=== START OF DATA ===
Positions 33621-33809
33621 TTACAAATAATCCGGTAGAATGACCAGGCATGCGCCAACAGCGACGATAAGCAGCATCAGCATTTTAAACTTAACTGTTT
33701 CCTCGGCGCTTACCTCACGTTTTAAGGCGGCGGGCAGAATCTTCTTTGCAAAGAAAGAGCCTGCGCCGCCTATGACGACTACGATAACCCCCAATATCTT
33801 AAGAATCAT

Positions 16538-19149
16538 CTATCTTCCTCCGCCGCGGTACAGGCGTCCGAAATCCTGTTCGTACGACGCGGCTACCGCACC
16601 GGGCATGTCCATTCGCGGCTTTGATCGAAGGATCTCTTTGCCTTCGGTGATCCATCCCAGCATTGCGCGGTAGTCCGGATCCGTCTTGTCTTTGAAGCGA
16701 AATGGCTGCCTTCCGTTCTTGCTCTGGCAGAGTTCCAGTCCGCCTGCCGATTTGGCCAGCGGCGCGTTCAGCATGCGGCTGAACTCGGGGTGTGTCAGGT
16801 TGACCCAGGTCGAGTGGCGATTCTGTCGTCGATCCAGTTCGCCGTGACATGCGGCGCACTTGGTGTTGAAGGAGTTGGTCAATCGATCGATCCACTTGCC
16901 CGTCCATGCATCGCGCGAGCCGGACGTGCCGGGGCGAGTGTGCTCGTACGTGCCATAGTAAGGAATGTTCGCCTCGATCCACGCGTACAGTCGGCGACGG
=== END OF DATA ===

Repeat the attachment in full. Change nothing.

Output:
Positions 33621-33809
33621 TTACAAATAATCCGGTAGAATGACCAGGCATGCGCCAACAGCGACGATAAGCAGCATCAGCATTTTAAACTTAACTGTTT
33701 CCTCGGCGCTTACCTCACGTTTTAAGGCGGCGGGCAGAATCTTCTTTGCAAAGAAAGAGCCTGCGCCGCCTATGACGACTACGATAACCCCCAATATCTT
33801 AAGAATCAT

Positions 16538-19149
16538 CTATCTTCCTCCGCCGCGGTACAGGCGTCCGAAATCCTGTTCGTACGACGCGGCTACCGCACC
16601 GGGCATGTCCATTCGCGGCTTTGATCGAAGGATCTCTTTGCCTTCGGTGATCCATCCCAGCATTGCGCGGTAGTCCGGATCCGTCTTGTCTTTGAAGCGA
16701 AATGGCTGCCTTCCGTTCTTGCTCTGGCAGAGTTCCAGTCCGCCTGCCGATTTGGCCAGCGGCGCGTTCAGCATGCGGCTGAACTCGGGGTGTGTCAGGT
16801 TGACCCAGGTCGAGTGGCGATTCTGTCGTCGATCCAGTTCGCCGTGACATGCGGCGCACTTGGTGTTGAAGGAGTTGGTCAATCGATCGATCCACTTGCC
16901 CGTCCATGCATCGCGCGAGCCGGACGTGCCGGGGCGAGTGTGCTCGTACGTGCCATAGTAAGGAATGTTCGCCTCGATCCACGCGTACAGTCGGCGACGG